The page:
Knowledge related to the vagus nerve-driven cholinergic anti-inflammatory pathway and its regulatory mechanisms can be exploited in the development of new therapeutic approaches for the treatment of inflammatory diseases. Rheumatoid arthritis and other inflammatory diseases are accompanied by autonomic dysfunction, characterized by a diminished vagal component of heart rate variability [5,22]. It is possible that this physiological dysfunction results in decreased vagus nerve anti-inflammatory output, which might be associated with loss of tonic suppression of inflammatory processes. Vagus nerve stimulation by surgically implanted devices is clinically approved for the treatment of pharma-coresistant epilepsy and treatment-resistant depression, with minor side effects [23,24]. Similar devices may have clinical implications in improving autonomic dysfunction and the treatment of unrestrained inflammation in humans. Cholinergic modalities directed towards peripheral α7nAchR activation or central muscarinic cholinergic stimulation represent other promising therapeutic approaches in the treatment of inflammatory disorders.

Conclusion

Studies in our laboratory and other research centres have identified the cholinergic anti-inflammatory pathway as a neural, efferent vagus nerve-based mechanism that controls inflammation. Vagus nerve cholinergic signalling interacts with α7nAchR on immune cells and inhibits the production of TNF and other pro-inflammatory cytokines and excessive inflammatory responses. This pathway can be exploited in the treatment of inflammatory disorders.

Control of Immune Responses: A Focus Topic at BioScience2006, held at SECC Glasgow, U.K., 23–27 July 2006. Edited by B. Foxwell (Imperial College London, U.K.), G. Graham (Glasgow, U.K.), R. Nibbs (Glasgow, U.K.) and S. Ward (Bath, U.K.).

Abbreviations

     
  • α7nAchR

    α7 nicotinic acetylcholine receptor

  •  
  • CCK

    cholecystokinin

  •  
  • DMN

    dorsal motor nucleus of the vagus

  •  
  • HMGB1

    high mobility group box 1

  •  
  • IL

    interleukin

  •  
  • LPS

    lipopolysaccharide

  •  
  • NTS

    nucleus tractus solitarius

  •  
  • TNF

    tumour necrosis factor

This work was supported by North Shore–Long Island Jewish GCRC (General Clinic Research Center), MO1 RR018535, and the NIGMS (National Institute of General Medical Sciences).

References

References
1
Tracey
K.J.
Nature
2002
, vol. 
420
 (pg. 
853
-
859
)
2
Pavlov
V.A.
Tracey
K.J.
Cell Mol. Life Sci.
2004
, vol. 
61
 (pg. 
2322
-
2331
)
3
Tracey
K.J.
Fatal. Sequence: The Killer Within
2005
Washington, DC
Dana Press
(pg. 
128
-
204
)
4
Pavlov
V.A.
Wang
H.
Czura
C.J.
Friedman
S.G.
Tracey
K.J.
Mol. Med.
2003
, vol. 
9
 (pg. 
125
-
134
)
5
Czura
C.J.
Tracey
K.J.
J. Intern. Med.
2005
, vol. 
257
 (pg. 
156
-
166
)
6
Borovikova
L.V.
Ivanova
S.
Zhang
M.
Yang
H.
Botchkina
G.I.
Watkins
L.R.
Wang
H.
Abumrad
N.
Eaton
J.W.
Tracey
K.J.
Nature
2000
, vol. 
405
 (pg. 
458
-
461
)
7
De Jonge
W.J.
van der Zanden
E.P.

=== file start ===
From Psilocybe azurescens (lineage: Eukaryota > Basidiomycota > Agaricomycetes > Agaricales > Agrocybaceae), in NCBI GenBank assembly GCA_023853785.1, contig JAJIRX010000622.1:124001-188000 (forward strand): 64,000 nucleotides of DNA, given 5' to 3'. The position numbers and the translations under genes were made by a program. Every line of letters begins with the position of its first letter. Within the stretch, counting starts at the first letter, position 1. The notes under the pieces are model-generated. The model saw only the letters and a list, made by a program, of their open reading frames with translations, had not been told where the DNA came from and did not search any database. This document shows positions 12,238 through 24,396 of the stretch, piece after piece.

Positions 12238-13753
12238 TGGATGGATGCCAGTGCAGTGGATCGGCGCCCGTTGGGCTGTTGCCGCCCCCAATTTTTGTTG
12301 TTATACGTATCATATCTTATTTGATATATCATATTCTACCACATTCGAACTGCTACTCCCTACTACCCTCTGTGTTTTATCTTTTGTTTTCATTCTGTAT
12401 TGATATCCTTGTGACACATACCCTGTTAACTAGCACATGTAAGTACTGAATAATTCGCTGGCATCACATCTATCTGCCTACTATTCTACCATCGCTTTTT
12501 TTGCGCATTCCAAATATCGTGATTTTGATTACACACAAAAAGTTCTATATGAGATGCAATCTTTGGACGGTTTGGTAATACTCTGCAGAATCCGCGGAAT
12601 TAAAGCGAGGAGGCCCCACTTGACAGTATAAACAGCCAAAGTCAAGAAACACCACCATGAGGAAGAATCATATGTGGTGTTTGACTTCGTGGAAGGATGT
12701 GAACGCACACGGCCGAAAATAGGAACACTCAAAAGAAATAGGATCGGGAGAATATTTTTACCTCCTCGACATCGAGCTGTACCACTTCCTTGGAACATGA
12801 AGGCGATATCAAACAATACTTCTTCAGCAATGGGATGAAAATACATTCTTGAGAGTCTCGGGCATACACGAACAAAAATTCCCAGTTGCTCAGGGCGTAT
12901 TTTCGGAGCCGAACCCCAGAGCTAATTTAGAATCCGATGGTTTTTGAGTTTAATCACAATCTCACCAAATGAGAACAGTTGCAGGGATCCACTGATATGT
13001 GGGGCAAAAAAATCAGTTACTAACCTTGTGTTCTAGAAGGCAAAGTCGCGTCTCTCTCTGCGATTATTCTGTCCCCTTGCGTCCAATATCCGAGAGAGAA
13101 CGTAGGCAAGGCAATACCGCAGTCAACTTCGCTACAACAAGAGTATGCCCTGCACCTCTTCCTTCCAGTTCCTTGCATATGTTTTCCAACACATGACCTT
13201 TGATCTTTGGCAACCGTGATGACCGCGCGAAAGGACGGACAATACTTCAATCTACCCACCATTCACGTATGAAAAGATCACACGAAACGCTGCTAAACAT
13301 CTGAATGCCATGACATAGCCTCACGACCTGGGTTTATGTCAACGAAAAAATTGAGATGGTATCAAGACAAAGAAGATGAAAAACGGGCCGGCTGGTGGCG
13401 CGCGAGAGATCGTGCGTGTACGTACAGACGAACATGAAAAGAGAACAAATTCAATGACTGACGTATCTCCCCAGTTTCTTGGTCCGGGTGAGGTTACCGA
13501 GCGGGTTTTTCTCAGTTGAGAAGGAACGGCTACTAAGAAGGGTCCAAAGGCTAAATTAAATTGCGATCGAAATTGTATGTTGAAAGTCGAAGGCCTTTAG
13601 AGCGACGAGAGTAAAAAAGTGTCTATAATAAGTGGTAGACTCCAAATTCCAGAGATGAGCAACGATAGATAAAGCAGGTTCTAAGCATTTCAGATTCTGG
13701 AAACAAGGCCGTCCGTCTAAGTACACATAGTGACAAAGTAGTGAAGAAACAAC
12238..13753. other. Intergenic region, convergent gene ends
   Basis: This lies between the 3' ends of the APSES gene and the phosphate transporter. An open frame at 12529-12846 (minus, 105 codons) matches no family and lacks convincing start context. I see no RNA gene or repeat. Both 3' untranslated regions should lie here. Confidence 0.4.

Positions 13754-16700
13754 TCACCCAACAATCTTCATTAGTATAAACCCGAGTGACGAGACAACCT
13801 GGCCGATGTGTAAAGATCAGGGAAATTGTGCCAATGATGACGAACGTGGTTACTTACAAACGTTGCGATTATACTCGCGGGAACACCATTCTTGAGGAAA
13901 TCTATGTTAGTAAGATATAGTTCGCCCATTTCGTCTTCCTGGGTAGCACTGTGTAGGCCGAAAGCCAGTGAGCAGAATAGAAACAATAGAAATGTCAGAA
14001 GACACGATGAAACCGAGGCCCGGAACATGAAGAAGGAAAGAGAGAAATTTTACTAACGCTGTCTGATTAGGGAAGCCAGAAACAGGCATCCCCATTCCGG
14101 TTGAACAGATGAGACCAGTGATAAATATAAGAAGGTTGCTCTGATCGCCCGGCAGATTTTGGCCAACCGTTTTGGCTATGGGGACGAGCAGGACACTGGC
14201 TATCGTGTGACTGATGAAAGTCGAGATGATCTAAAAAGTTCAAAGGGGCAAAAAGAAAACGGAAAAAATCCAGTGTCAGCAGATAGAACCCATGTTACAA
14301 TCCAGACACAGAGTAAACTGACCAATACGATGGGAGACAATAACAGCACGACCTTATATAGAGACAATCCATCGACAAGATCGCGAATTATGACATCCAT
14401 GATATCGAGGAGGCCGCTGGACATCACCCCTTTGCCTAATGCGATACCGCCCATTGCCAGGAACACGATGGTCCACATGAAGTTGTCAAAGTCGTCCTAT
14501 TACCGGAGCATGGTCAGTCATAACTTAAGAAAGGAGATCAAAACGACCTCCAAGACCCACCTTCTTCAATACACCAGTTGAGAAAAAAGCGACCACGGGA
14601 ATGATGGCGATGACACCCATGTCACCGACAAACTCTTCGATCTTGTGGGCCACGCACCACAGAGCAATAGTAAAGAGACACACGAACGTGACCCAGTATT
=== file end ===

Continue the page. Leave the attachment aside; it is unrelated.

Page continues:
The
F.O.
Bijlsma
M.F.
van Wasterloo
D.J.
Bennik
R.J.
Berthound
H.R.
Uematsu
S.
Akira
S.
van den Wijngaard
R.M.
Boeckxstaens
G.E.
Nat. Immunol.
2005
, vol. 
6
 (pg. 
844
-
851
)
8
Huston
J.M.
Ochani
M.
Rosas-Ballina
M.
Liao
H.
Ochani
K.
Pavlov
V.A.
Gallowistch-Puerta
M.
Ashok
M.
Czura
C.J.
Foxwell
B.
, et al. 
J. Exp. Med.
2006
, vol. 
203
 (pg. 
1623
-
1628
)
9
Bernik
T.R.
Friedman
S.G.
Ochani
M.
DiRaimo
R.
Ulloa
L.
Yang
H.
Sudan
S.
Czura
C.J.
Ivanova
S.M.
Tracey
K.J.
J. Exp. Med.
2002
, vol. 
195
 (pg. 
781
-
789
)
10
Wang
H.
Yu
M.
Ochani
M.
Amella
C.A.
Tanovic
M.
Susarla
S.
Li
J.H.
Wang
H.
Yang
H.
Ulloa
L.
, et al. 
Nature
2003
, vol. 
421
 (pg. 
384
-
388
)
11
Pavlov
V.A.
Ochani
M.
Gallowistch-Puerta
M.
Ochani
K.
Huston
J.
Czura
C.J.
Al-Abed
Y.
Tracey
K.J.
Proc. Natl. Acad. Sci. U.S.A.
2006
, vol. 
103
 (pg. 
5219
-
5223
)
12
Bernik
T.R.
Friedman
S.G.
Ochani
M.
DiRaimo
R.
Susarla
S.
Czura
C.J.
Tracey
K.J.
J. Vasc. Surg.
2002
, vol. 
36
 (pg. 
1231
-
1236
)
13
Guarini
S.
Altavilla
D.
Cainazzo
M.M.
Giuliani
D.
Bigiani
A.
Marini
H.
Squadrito
G.
Minutoli
L.
Bertolini
A.
Marini
R.
, et al. 
Circulation
2003
, vol. 
107
 (pg. 
1189
-
1194
)
14
Watkins
L.R.
Maier
S.F.
Goehler
L.E.
Life Sci.
1995
, vol. 
57
 (pg. 
1011
-
1026
)
15
Reference deleted
16
Pavlov
V.A.
Tracey
K.J.
Brain Behav. Immun.
2005
, vol. 
19
 (pg. 
493
-
499
)
17
Gallowistch-Puerta
M.
Tracey
K.J.
Ann. N.Y. Acad. Sci.
2005
, vol. 
1062
 (pg. 
209
-
219
)
18
Wang
H.
Liao
H.
Ochani
M.
Justiniani
M.
Lin
X.
Yang
L.
Al-Abed
Y.
Wang
H.
Metz
C.
Miller
E.J.
, et al. 
Nat. Med.
2004
, vol. 
10
 (pg. 
1216
-
1221
)
19
Luyer
M.D.
Greve
J.W.
Hadfoune
M.
Jacobs
J.A.
Dejong
C.H.
Buurman
W.A.
J. Exp. Med.
2005
, vol. 
202
 (pg. 
1023
-
1029
)
20
Saeed
R.W.
Varma
S.
Peng-Nemeroff
T.
Sherry
B.
Balakhaneh
D.
Huston
J.
Tracey
K.J.
Al-Abed
Y.
Metz
C.N.
J. Exp. Med.
2005
, vol. 
201
 (pg. 
1113
-
1123
)
21
Van Westerloo
D.J.
Giebelen
I.A.
Florquin
S.
Bruno
M.J.
Larosa
G.J.
Ulloa
L.
Tracey
K.J.
van der Poll
T.
Gastroenterology
2006
, vol. 
130
 (pg. 
1822
-
1830
)
22
Evrengul
H.
Dursunoglu
D.
Cobankara
V.
Polat
B.
Seleci
D.
Kabukcu
S.
Kaftan
A.
Semiz
E.
Kilic
M.
Rheumatol. Int.
2004
, vol. 
24
 (pg. 
198
-
202
)
23
George
M.S.
Sackeim
H.A.
Rush
A.J.
Marangell
L.B.
Nahas
Z.
Husain
M.M.
Biol. Psychiatry
2000
, vol. 
47
 (pg. 
287
-
295
)
24
Nemeroff
C.B.
Mayberg
H.S.
Krahl
S.E.
McNamara
J.
Frazer
A.
Henry
T.R.
George
M.S.
Charney
D.S.
Brannan
S.K.
Neuropsychopharmacology
2006
, vol. 
31
 (pg. 
1345
-
1355
)